Sexual Abuse Cause Somatization Disorder

Discussion in 'Health and medical' started by Mark Thorson, Apr 19, 2004.

  1. Mark Thorson

    Mark Thorson Guest

    Psychol Med 1999 Mar;29(2):399-406

    characteristics of patients presenting with irritable bowel
    syndrome and

    non-epileptic attack disorder. Reilly J, Baker GA, Rhodes J,
    Salmon P. Department of Clinical Psychology, University of

    BACKGROUND: Physical symptoms are commonly presented for
    treatment in the absence of physical pathology. This study
    tests predictions

    abuse leads to emotional distress, illness orientation and
    social dysfunction as adults and that one or more of these
    effects, in turn, leads to presentation of functional (i.e.
    unexplained) symptoms. METHODS: Two groups of patients with
    physical symptoms in the absence of organic disease (non-
    epileptic attack disorder or irritable bowel syndrome) were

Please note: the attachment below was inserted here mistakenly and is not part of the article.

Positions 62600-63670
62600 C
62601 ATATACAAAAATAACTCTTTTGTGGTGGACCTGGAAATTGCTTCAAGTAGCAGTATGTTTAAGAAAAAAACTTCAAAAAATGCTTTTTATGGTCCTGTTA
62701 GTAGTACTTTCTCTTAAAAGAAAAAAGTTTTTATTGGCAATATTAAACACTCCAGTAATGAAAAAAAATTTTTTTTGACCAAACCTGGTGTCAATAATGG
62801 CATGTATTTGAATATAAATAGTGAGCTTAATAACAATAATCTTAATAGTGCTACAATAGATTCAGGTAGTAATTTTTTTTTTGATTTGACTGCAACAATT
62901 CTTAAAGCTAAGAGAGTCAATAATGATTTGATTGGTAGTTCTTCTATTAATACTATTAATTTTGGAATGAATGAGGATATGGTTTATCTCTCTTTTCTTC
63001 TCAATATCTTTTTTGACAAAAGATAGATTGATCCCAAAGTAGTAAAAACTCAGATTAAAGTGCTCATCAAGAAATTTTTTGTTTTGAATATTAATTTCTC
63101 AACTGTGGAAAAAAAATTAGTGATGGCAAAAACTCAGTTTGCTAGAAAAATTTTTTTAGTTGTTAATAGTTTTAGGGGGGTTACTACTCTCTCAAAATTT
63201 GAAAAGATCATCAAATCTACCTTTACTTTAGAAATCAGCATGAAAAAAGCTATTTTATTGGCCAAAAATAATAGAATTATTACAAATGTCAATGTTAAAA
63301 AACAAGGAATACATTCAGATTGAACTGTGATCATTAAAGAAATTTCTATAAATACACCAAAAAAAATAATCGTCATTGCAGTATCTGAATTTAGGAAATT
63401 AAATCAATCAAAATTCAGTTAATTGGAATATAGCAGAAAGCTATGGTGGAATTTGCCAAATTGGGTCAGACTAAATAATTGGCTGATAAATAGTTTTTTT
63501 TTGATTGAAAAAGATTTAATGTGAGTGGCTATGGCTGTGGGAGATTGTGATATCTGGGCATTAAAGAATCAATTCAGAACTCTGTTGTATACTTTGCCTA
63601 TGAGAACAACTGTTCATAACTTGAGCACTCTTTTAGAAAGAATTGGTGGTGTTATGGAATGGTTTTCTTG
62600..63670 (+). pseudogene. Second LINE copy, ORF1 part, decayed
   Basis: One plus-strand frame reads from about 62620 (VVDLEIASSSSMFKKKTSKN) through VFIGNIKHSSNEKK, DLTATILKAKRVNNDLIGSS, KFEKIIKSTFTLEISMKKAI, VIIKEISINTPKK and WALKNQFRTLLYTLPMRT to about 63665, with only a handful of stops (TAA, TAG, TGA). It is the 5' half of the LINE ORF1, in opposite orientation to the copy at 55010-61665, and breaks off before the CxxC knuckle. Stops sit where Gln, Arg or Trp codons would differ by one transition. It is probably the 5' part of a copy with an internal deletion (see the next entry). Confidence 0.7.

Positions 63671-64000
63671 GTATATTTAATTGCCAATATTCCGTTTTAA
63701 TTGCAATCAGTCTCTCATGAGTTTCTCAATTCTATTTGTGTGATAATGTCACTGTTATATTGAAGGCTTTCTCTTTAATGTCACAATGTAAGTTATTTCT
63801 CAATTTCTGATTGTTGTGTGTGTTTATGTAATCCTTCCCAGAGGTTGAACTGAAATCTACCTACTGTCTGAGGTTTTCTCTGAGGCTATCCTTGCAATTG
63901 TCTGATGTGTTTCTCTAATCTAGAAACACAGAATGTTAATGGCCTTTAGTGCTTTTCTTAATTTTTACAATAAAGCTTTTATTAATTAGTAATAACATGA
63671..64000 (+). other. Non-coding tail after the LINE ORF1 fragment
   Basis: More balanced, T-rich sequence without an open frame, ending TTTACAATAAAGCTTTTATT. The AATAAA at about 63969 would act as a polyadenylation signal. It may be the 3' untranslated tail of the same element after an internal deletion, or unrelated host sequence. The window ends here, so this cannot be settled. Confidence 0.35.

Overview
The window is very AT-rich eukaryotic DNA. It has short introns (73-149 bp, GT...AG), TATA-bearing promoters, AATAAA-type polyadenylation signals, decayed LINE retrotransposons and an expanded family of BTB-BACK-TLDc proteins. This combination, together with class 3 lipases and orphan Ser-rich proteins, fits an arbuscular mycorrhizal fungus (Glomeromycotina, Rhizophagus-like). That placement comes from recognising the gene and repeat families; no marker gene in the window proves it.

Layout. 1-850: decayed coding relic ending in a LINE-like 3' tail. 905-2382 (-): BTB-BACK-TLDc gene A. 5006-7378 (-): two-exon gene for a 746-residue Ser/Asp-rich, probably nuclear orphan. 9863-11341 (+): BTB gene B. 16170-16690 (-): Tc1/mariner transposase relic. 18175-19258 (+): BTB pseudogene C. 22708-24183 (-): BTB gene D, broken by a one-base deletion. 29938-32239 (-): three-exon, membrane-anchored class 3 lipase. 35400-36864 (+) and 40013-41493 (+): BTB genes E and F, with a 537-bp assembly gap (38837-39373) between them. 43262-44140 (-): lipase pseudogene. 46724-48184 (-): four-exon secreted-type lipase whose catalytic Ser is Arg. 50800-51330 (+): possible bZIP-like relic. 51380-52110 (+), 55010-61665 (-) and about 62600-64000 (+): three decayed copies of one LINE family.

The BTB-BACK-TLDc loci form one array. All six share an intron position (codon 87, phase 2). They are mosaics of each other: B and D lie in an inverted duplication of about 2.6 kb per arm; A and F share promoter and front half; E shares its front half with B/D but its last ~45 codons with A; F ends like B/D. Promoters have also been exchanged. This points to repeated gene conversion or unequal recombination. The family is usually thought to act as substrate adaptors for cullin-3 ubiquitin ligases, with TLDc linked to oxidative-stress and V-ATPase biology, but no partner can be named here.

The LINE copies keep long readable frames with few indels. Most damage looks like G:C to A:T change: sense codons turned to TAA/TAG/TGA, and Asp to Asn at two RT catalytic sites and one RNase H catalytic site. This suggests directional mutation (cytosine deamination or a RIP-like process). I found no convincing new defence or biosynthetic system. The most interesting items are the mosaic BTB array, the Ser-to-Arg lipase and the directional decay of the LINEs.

contrasted with organically diseased groups with comparable
    symptoms (epilepsy and Crohn's disease, respectively).
    RESULTS: Despite their contrasting clinical presentation,
    irritable bowel and non-epileptic attack

    physical abuse, as both children and adults, than their
    comparison groups. They were also similar in being more
    emotionally and socially disturbed and illness-orientated,
    but these putative mediating variables could not account for
    the relationship of abuse with presentation of functional
    symptoms. CONCLUSIONS: Adults presenting functional
    neurological and abdominal symptoms are characterized by
    history of abuse. The

    physical, abuse in adulthood as well as childhood. The
    intervening processes that link abuse to somatization remain
    to be identified but are unlikely to include adult emotional
    and social disturbance or general illness-orientation.